Former Tallahassee NAACP President Adner Marcelin, a candidate for City Commission Seat 5, hosted a news conference Wednesday in front of City Hall.
Marcelin announced several endorsements, including the support of former City Commissioner Debbie Lightsey, former Mayor and Commissioner Dot Iman-Johnson, and former commissioners Bob Rackleff and Cliff Thaell, Soil and Water Conservation District Supervisor Tabitha Frazier, and civil rights attorney Ben Crump.
Marcelin, who is challenging Commissioner Diane Williams-Cox, who he supported in 2018, strongly advocates for economic change in Leon County.
“We have addressed poverty economics in the city because I think it ties to the crime rate here. We all know that Tallahassee is a beautiful city and it thrives when we are all safe,” Marcelin said.
Marcelin said he’s overwhelmed and excited by all of the encouragement and support he has received, but he did not hold back while expressing his concerns for the lack of affordable housing and the homelessness issue in Tallahassee.
“When it comes to how we got here, the history and the deal-making involved and creating the city hall system where a chosen few has access, and the rest of us are left behind.” Marcelin said.
Marcelin was one of the local candidates who pushed against the Blueprint Intergovernmental Agency board’s decision last month to allocate more than $20 million for renovations of Florida State University’s Doak Campbell Stadium. He wrote a letter to FSU President Richard McCullough in December asking him to withdraw the funding request.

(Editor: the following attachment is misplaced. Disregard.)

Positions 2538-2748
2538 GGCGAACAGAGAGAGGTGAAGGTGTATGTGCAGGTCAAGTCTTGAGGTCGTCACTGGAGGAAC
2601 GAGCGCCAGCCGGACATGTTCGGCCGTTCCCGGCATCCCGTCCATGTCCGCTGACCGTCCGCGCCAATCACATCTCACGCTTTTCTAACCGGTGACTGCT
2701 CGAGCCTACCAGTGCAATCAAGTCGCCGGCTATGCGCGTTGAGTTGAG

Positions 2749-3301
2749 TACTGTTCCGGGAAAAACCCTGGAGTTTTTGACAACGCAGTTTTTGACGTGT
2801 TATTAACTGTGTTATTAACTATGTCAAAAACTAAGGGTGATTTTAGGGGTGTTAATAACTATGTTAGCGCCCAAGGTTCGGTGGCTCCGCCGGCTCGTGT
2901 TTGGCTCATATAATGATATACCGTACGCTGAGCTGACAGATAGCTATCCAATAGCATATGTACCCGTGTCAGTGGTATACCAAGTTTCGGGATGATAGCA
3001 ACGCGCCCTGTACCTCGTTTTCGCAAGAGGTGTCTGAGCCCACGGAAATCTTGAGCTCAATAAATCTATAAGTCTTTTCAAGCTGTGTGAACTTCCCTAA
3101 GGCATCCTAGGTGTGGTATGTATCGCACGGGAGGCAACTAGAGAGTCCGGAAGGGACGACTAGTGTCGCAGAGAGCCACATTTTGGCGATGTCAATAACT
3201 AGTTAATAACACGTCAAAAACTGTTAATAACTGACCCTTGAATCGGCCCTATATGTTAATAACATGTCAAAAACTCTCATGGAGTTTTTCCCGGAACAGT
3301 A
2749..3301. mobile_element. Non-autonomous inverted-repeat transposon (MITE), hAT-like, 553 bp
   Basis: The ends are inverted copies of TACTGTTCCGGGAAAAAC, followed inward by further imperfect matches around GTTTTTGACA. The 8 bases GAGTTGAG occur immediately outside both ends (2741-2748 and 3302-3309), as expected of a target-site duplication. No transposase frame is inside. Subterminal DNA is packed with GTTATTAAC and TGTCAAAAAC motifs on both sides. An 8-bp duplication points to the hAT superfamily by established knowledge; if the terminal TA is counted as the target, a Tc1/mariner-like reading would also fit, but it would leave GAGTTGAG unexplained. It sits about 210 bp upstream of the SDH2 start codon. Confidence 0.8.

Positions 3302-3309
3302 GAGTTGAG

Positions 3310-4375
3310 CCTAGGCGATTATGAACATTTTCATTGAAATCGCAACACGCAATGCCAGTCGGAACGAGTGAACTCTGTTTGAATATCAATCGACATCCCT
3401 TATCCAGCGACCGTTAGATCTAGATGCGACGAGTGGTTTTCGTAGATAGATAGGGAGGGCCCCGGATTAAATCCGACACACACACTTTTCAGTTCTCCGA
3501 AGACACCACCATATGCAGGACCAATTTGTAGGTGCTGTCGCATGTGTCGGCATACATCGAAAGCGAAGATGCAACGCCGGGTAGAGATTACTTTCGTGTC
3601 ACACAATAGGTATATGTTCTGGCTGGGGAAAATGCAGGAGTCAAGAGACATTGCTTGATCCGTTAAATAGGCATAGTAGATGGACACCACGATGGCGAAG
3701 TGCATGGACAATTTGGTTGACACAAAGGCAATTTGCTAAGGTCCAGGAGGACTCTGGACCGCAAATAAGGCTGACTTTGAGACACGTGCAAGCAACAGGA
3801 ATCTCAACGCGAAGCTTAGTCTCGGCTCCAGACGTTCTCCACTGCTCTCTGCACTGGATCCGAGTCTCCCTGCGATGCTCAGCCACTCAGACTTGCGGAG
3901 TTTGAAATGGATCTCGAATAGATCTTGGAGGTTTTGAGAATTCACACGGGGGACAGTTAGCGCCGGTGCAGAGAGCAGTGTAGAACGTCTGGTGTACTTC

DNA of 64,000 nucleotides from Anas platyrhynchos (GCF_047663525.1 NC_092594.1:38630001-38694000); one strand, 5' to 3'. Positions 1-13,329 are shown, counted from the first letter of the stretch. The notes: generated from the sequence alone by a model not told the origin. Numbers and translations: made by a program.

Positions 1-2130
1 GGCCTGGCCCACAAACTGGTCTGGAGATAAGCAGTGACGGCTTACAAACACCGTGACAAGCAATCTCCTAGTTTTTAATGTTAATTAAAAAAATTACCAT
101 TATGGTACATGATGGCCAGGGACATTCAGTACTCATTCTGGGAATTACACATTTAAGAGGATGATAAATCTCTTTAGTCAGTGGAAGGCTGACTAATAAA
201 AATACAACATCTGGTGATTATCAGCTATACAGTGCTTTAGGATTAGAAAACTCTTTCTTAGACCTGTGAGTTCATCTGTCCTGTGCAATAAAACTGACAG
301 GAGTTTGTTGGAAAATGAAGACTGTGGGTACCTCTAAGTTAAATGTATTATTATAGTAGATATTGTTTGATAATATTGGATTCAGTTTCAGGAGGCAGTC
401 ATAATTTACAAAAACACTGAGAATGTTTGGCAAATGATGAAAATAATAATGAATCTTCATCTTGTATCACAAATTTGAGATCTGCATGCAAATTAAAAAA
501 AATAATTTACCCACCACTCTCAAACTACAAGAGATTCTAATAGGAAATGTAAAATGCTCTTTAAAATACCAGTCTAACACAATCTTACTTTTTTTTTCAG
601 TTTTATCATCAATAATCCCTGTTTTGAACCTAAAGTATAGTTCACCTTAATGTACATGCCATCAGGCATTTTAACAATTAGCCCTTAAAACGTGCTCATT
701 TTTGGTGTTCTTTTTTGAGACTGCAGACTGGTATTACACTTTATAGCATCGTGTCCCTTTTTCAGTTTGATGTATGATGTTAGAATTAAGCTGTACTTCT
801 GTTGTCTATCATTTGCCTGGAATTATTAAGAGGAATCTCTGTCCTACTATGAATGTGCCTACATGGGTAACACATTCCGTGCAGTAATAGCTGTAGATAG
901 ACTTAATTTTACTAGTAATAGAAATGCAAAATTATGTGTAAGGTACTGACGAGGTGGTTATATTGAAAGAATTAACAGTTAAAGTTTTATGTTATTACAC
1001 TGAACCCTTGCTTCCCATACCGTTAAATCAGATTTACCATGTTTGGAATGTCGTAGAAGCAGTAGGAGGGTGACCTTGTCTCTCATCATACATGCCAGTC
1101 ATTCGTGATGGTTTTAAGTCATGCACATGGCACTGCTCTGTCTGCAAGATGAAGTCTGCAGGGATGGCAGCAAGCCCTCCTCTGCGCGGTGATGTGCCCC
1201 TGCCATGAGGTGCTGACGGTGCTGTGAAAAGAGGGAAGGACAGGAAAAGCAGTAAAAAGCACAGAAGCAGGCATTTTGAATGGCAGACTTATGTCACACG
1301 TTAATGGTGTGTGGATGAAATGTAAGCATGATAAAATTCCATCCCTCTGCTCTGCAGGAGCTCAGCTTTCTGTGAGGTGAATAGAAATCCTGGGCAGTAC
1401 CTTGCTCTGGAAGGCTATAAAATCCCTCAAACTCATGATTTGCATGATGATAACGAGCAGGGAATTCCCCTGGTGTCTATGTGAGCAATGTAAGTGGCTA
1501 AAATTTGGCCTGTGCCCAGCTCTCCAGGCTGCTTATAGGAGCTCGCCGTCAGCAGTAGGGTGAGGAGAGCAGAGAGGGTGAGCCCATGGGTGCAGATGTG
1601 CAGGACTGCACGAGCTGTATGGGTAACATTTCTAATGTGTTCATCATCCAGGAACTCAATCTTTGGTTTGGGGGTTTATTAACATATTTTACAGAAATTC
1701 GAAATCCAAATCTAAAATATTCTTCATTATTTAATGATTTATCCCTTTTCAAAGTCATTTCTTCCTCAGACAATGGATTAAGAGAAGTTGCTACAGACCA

“Our community tried with all of their might to try to change a majority of our commissioners’ minds, now the community must change the majority of its commissioners.” Marcelin said.
He addressed his opposition to the project in a statement to Florida Politics about his campaign launch, saying he is running so unpopular policies don’t continue to pass over community opposition. “Whether it’s $27 million in economic development dollars being squandered for a stadium instead of investing in our community or commissioners voting down needed ethics reform, the unaccountable culture at City Hall has got to change,” Marcelin said. “I am running to be that change Tallahassee needs.”
Inman-Johnson, Tallahassee’s first Black female mayor, is Marcelin’s campaign manager, and stood next to him during his press conference as he gave his speech.
“He has demonstrated to me how much he cares about people, and particularly people and neighborhoods that need work as president of the NAACP,” she said. “Adner Marcelin will be the change agent this community so desperately needs.”
If Marcelin qualifies, he will be on the balloter the Aug. 23 primary.